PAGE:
Contrary to popular belief, dietary fibre is not necessarily ‘fibrous’. Some types, such as the gluey fibre in cooked oats or pectin in citrus peel, are soluble in water.
Dietary fibre is found in all types of wholegrains, including wholemeal or wholegrain breads, bulgur, freekah, farro, oats, barley, brown rice, teff, amaranth, buckwheat, millet and quinoa. Vegetables, fruits, nuts and seeds are also important source of dietary fibre.
As the bacteria in the large intestine ferment dietary fibre and resistant starch, they produce short chain fatty acids. These lower the pH of the large intestine (more acidic), and this limits the growth of some harmful bacteria. Short chain fatty acids are also absorbed into the bloodstream and help maintain normal levels of cholesterol and blood glucose and play a role in strengthening the immune system.
As a bonus, short chain fatty acids counter some of the adverse effects of particular nitrogen-containing compounds that come from processed meats or a high intake of any kind of red meat. So it would make sense for meat eaters to also eat plenty of dietary fibre and resistant starch.
Gas is also produced as a by-product of the valuable fermentation that occurs in the large intestine and must be expelled. The gas is generally odourless although some sulphur compounds from foods such as onions, garlic, brassica vegetables, some spices, red meat and beer may produce ‘aromatic flatus’.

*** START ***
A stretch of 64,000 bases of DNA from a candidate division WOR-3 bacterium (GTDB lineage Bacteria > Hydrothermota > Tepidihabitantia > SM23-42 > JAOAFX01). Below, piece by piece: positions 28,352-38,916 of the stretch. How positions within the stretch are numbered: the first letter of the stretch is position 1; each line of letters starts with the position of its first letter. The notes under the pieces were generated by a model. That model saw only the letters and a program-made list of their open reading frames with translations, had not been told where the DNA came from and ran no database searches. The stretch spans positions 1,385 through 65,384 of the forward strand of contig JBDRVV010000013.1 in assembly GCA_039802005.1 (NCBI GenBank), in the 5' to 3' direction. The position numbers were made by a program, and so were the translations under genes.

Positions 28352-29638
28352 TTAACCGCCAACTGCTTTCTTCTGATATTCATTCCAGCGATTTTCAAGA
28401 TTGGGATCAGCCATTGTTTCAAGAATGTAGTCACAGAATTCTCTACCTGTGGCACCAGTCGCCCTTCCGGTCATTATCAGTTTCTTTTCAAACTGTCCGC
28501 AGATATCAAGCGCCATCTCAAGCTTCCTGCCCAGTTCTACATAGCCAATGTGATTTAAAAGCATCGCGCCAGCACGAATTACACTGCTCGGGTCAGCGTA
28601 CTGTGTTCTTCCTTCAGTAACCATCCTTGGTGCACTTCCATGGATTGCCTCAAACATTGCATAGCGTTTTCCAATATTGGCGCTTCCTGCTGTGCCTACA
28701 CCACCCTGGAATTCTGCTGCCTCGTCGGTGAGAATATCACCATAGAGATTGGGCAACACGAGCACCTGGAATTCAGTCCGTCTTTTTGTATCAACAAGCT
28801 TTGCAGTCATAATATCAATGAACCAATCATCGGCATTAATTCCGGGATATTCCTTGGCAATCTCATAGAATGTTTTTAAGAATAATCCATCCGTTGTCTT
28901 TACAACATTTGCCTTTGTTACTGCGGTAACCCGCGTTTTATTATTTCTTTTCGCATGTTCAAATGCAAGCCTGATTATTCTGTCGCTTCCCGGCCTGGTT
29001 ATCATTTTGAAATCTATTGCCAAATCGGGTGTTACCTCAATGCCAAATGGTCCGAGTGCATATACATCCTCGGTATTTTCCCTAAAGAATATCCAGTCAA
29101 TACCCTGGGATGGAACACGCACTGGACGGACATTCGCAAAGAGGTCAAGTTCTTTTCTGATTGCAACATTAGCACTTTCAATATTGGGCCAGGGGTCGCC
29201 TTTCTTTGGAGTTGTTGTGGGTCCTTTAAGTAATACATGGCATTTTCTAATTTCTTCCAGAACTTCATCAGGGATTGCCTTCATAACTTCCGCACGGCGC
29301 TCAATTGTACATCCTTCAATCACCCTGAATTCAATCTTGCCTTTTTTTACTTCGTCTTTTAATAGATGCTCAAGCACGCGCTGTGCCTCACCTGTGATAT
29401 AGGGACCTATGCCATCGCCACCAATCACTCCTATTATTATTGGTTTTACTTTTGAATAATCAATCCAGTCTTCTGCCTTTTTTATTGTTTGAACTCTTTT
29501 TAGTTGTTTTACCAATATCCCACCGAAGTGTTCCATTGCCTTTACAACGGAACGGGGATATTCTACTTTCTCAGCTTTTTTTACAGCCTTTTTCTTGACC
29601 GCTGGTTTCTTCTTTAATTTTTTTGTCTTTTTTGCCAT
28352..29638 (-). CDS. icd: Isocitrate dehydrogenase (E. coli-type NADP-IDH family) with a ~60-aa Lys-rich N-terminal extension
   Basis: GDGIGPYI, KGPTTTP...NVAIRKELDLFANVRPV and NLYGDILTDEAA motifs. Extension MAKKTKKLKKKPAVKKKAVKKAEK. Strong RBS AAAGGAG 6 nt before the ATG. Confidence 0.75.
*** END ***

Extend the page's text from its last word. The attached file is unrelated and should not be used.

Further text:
Not to be confused with prebiotics, probiotics are live organisms that may contain particular types of bacteria, yeasts and fungi. They are found in fermented foods, including yoghurt, kefir (a fermented milk product), sauerkraut (fermented cabbage), kimchi (a Korean fermented cabbage), miso (fermented soybean paste) and kombucha (a fermented ‘tea’).
Hundreds of probiotic supplements are also sold in the health food aisle of supermarkets, in pharmacies and online.
Although probiotics have the potential to deliver healthy bacteria to the colon, many supplements are marketed with claims that don’t stand up to research scrutiny. Unfortunately, they are not subject to the kind of standards for safety or labelling usually required for medications.
Some probiotic foods need caution too. Kimchi, miso and sauerkraut are usually very high in salt and while they may benefit the colon’s bacteria, a high salt diet contributes to high blood pressure. Some kombucha products also have a high sugar content. Always check that probiotic foods are not made in ceramic pots with lead-containing glazes.